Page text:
(v) Vehicle flood damaged.

 (vi) Differential damaged, defective or so deteriorated as to require replacement.

(5.1) No motor vehicle dealer or advertiser shall offer a motor vehicle for lease or sale unless a certified inspection mechanic designated by the motor vehicle dealer has inspected the motor vehicle in accordance with 67 Pa. Code § 175, but in no case shall such inspection occur more than thirty days prior to the lease or sale of the motor vehicle by the motor vehicle dealer.

 (6) The making of a representation or statement of a fact in an advertisement or sales presentation if the advertiser or salesperson knows or should know that the representation or statement is false and misleading or if the advertiser or salesperson does not have sufficient information upon which a reasonable belief in the truth of the representation could be based.

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§ 301.4. General provisions—motor vehicle dealer.

 (a) With regard to a motor vehicle dealer, the following will be considered unfair methods of competition and unfair or deceptive acts or practices:

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AS IS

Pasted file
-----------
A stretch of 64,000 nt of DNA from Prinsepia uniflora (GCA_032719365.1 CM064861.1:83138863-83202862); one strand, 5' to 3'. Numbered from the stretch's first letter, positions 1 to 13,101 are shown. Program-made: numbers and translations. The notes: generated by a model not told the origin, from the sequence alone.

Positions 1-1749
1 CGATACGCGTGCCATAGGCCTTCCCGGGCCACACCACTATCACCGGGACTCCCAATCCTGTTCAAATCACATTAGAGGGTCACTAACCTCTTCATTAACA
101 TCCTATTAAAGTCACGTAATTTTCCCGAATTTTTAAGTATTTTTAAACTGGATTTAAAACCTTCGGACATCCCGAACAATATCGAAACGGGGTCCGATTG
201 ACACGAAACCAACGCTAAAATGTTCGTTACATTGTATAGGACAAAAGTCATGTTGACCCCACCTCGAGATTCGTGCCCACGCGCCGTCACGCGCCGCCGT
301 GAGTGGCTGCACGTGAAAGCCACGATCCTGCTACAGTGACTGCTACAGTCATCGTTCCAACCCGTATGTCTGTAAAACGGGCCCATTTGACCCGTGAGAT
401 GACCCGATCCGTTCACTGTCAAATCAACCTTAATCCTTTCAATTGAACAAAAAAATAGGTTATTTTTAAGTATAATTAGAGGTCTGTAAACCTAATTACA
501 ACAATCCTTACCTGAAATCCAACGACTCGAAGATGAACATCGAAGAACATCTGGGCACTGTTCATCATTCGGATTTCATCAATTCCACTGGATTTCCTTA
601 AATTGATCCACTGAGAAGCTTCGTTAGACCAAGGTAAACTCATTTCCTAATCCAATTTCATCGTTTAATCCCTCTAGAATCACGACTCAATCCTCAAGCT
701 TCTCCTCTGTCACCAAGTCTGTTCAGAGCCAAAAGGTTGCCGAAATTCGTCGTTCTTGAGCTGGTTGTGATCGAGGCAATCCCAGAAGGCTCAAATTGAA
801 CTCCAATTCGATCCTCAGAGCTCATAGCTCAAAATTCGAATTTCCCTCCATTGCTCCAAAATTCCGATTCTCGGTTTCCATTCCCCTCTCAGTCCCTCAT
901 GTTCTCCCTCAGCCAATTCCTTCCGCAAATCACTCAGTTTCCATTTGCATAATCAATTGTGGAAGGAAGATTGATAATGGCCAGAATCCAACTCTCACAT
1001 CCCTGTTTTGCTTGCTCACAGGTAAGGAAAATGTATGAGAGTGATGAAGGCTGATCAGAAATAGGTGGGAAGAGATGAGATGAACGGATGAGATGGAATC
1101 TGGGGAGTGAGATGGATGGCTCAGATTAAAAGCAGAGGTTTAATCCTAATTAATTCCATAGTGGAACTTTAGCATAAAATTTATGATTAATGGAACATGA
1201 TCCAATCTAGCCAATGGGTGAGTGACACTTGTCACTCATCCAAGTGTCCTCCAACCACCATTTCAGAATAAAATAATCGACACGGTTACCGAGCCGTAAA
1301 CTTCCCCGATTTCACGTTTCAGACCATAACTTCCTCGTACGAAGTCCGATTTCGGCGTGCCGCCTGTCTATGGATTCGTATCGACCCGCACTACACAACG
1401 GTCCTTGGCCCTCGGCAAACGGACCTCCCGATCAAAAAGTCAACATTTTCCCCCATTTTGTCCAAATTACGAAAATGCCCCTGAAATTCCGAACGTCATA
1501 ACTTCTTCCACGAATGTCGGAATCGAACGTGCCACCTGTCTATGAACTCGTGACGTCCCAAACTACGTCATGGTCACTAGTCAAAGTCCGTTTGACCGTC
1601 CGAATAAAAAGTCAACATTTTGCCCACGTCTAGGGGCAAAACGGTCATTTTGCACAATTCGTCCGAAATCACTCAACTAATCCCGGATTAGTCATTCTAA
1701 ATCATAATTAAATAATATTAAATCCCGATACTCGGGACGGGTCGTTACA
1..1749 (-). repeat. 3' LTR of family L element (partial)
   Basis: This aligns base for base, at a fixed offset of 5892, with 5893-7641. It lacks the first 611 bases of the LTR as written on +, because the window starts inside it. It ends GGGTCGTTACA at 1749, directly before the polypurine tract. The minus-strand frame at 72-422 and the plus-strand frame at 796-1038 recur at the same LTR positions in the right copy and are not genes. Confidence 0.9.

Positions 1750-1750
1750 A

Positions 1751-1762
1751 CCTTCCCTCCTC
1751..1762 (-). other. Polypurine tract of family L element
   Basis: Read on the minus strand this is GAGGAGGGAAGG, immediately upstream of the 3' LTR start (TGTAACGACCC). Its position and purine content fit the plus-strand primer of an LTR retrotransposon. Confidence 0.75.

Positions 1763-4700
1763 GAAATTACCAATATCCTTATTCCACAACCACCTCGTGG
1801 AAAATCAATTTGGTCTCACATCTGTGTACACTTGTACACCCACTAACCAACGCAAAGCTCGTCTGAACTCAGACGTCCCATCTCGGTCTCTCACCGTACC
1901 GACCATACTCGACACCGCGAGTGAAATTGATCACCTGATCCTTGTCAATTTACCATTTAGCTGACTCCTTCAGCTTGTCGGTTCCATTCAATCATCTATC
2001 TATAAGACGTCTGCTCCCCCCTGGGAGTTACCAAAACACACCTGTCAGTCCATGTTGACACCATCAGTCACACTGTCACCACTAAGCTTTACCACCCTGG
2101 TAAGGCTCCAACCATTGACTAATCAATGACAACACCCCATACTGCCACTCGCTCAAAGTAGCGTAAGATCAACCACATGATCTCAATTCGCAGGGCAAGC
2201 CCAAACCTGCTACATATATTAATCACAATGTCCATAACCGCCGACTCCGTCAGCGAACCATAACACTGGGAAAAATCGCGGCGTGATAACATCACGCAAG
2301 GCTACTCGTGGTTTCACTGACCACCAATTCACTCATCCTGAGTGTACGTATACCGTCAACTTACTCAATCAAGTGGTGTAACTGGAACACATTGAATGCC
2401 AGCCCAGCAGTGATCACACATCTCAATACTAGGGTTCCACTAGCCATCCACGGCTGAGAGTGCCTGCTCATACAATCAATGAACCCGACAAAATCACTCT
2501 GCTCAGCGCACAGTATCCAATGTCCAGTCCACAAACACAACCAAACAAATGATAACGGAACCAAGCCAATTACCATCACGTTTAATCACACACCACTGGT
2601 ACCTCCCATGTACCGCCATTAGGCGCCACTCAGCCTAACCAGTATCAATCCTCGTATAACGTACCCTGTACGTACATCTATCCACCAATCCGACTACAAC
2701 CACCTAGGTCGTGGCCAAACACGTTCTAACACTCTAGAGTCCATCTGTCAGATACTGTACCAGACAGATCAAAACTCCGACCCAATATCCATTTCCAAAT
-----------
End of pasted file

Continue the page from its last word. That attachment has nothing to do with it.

THIS MOTOR VEHICLE IS SOLD AS IS WITHOUT ANY WARRANTY EITHER EXPRESSED OR IMPLIED. THE PURCHASER WILL BEAR THE ENTIRE EXPENSE OF REPAIRING OR CORRECTING ANY DEFECTS THAT PRESENTLY EXIST OR THAT MAY OCCUR IN THE VEHICLE.

(9.1) In any instance where a motor vehicle is not roadworthy at the time the motor vehicle is offered for sale, using the term ''AS IS'' as set forth in this section does not satisfy the written disclosure requirement in Section 301.2(5) of this chapter.

§ 301.5. General provisions—repair shop.

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CHAPTER 311. UNFAIR MARKET TRADE PRACTICES

§ 311.1. Scope.

 This chapter establishes what are determined to be unfair methods of competition and unfair or deceptive acts or practices by any person engaged in trade or commerce, but may not be interpreted to limit the power of the Attorney General to determine that another practice is unlawful under the Unfair Trade Practices and Consumer Protection Law (73 P.S. §§ 201-1—201-9.3).